The Truth About What's Really In Baking Soda

Baking soda is widely known as a baking ingredient. It's white, powdery, and doesn't have a smell — so what is it really?

Baking soda was first discovered in the 1790s by Nicolas LeBlanc, according to the American Chemical Society. It wasn't until the 1860s that it began to be produced on an industrial level, and today 2 million tons per year are produced annually around the world.

Also known as sodium bicarbonate, or a type of salt, baking soda is an alkaline substance, meaning it has a higher pH and is not very acidic (via WebMD). Short for "power of hydrogen," pH measures the concentration of hydrogen ions in a liquid, per Medical News Today. So when baking soda is dissolved in water, the pH measurement tells us that there are fewer hydrogen ions in the solution. This means that baking soda can be used for neutralizing acids, which is why it can settle your stomach, prevent tooth decay, or get rid of unwanted smells (via WebMD).

How does it work?

When baking soda reacts with an acid, like lemon juice, vinegar, or yogurt, it releases carbon dioxide (via Medical News Today). It's just like in the universal volcano science experiment — putting baking soda in a papier mache volcano and pouring in vinegar makes it erupt. Similarly, this is what happens in baking, which causes cakes and muffins to rise, changing the density and texture of the baked goods.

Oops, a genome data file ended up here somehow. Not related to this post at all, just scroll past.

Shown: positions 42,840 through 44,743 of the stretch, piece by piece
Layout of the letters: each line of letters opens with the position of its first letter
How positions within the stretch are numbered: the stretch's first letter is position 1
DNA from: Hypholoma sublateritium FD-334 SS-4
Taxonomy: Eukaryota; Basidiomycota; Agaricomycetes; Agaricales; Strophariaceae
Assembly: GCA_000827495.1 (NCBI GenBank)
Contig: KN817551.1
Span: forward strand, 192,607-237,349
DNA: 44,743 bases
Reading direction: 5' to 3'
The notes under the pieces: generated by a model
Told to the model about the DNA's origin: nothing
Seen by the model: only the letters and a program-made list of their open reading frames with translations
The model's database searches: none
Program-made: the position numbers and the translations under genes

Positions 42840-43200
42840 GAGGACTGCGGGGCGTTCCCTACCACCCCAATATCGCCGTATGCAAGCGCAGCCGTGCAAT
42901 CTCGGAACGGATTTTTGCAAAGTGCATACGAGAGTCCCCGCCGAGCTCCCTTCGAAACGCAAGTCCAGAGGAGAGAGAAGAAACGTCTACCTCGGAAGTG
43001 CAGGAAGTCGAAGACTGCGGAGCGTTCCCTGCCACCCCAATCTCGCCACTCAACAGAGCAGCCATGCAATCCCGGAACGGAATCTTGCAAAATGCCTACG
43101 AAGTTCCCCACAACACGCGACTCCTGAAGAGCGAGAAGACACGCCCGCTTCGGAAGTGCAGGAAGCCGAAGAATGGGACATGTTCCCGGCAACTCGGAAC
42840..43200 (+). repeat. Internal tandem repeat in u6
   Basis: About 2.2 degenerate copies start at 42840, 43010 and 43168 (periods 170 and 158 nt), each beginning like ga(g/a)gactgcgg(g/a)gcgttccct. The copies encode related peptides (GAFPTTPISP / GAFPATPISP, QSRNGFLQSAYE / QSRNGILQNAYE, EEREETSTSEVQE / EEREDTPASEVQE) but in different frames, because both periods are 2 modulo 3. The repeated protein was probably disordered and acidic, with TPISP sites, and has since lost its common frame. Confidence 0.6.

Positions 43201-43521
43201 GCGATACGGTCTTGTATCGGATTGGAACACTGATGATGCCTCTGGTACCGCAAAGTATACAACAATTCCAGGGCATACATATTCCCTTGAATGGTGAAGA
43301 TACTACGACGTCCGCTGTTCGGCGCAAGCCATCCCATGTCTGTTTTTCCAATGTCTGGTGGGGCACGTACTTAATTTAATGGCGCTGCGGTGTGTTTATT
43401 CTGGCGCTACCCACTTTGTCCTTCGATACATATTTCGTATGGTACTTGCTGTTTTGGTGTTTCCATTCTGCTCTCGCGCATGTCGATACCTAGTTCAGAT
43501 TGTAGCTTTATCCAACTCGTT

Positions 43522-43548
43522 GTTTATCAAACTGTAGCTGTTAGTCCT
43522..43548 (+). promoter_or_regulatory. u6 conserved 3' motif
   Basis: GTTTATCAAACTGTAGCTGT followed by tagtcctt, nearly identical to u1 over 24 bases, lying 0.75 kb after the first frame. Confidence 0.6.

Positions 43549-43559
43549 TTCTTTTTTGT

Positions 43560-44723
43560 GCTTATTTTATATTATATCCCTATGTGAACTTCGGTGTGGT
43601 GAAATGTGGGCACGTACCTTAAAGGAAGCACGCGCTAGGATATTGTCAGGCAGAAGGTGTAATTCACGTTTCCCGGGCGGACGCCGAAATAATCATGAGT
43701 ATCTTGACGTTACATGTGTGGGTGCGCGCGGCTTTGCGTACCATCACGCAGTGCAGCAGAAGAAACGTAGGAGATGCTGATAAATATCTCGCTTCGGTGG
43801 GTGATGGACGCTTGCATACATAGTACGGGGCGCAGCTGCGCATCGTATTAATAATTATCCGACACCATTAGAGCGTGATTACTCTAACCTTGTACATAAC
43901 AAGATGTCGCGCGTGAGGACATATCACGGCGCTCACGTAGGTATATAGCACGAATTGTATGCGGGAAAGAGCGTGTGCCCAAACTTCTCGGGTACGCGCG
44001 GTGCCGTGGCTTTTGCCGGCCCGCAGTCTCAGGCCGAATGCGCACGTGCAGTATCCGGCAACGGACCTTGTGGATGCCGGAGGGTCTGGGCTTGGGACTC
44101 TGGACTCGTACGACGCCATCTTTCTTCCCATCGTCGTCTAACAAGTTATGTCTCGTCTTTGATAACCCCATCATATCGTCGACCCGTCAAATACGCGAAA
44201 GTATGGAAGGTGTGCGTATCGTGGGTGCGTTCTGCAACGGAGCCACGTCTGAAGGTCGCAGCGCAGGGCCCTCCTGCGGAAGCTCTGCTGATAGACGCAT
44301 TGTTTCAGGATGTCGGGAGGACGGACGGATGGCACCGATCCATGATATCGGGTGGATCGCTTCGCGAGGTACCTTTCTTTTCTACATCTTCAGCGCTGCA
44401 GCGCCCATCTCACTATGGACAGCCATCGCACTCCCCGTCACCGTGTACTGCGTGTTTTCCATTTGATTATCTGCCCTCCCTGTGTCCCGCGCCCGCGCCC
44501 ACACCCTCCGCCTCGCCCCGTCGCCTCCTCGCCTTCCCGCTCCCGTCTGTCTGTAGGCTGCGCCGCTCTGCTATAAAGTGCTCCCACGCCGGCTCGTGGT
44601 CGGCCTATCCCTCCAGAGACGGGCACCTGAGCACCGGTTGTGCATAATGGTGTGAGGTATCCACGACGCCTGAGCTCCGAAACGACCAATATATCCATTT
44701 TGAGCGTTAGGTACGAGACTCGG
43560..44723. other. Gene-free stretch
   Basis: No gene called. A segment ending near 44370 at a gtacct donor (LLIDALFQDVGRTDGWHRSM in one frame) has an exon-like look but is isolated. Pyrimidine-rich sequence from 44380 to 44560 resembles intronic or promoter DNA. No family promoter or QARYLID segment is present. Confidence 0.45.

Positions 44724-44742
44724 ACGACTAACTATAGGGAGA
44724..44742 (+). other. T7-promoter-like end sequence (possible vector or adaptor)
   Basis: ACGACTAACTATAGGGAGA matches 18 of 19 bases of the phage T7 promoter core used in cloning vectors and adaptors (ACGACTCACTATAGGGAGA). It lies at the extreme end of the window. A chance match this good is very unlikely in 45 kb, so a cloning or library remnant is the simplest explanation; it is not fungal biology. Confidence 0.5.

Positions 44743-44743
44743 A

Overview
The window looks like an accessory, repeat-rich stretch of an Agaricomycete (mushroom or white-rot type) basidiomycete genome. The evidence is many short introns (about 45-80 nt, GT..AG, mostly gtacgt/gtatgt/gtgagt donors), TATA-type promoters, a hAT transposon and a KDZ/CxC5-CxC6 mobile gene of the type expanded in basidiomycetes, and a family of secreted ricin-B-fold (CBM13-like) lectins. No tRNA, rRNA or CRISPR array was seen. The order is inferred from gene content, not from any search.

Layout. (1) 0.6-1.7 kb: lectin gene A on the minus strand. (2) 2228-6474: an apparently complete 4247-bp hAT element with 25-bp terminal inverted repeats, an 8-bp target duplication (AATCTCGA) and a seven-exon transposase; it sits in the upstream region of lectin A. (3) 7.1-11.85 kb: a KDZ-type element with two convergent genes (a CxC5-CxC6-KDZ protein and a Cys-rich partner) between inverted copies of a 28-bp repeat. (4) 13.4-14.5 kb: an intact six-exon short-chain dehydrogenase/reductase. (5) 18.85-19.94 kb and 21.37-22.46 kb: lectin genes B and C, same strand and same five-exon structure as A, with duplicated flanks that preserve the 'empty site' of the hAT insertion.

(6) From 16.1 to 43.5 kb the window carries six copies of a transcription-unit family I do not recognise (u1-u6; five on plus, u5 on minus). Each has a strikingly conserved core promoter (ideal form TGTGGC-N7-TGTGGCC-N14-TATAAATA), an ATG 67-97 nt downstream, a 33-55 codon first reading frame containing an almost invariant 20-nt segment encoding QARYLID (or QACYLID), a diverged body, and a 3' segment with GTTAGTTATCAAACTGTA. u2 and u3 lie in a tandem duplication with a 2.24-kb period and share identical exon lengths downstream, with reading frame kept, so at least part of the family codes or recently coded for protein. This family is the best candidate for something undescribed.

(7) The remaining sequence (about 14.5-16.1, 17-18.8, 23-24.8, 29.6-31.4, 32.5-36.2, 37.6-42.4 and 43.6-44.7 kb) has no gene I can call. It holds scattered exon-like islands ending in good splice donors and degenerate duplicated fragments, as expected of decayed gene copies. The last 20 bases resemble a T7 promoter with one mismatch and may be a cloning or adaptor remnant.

Today, baking soda is used for a number of other uses besides actual baking, according to WebMD. Adding ¼ teaspoon to a cup of water can help neutralize stomach acid and ease indigestion. Creating a paste of 1 part baking soda and 3 parts water can be useful on the skin for treating poison ivy, insect bites, and stings. Baking soda is a powerhouse in the kitchen, too — its alkaline properties can neutralize acidic smells, like sour milk or rotting garbage. Try putting an open box of it in the fridge or sprinkle it over your garbage.

However, talk to your healthcare provider before ingesting baking soda. Altering the amount of acid in the stomach can change the way bodies absorb certain medications (via WebMD).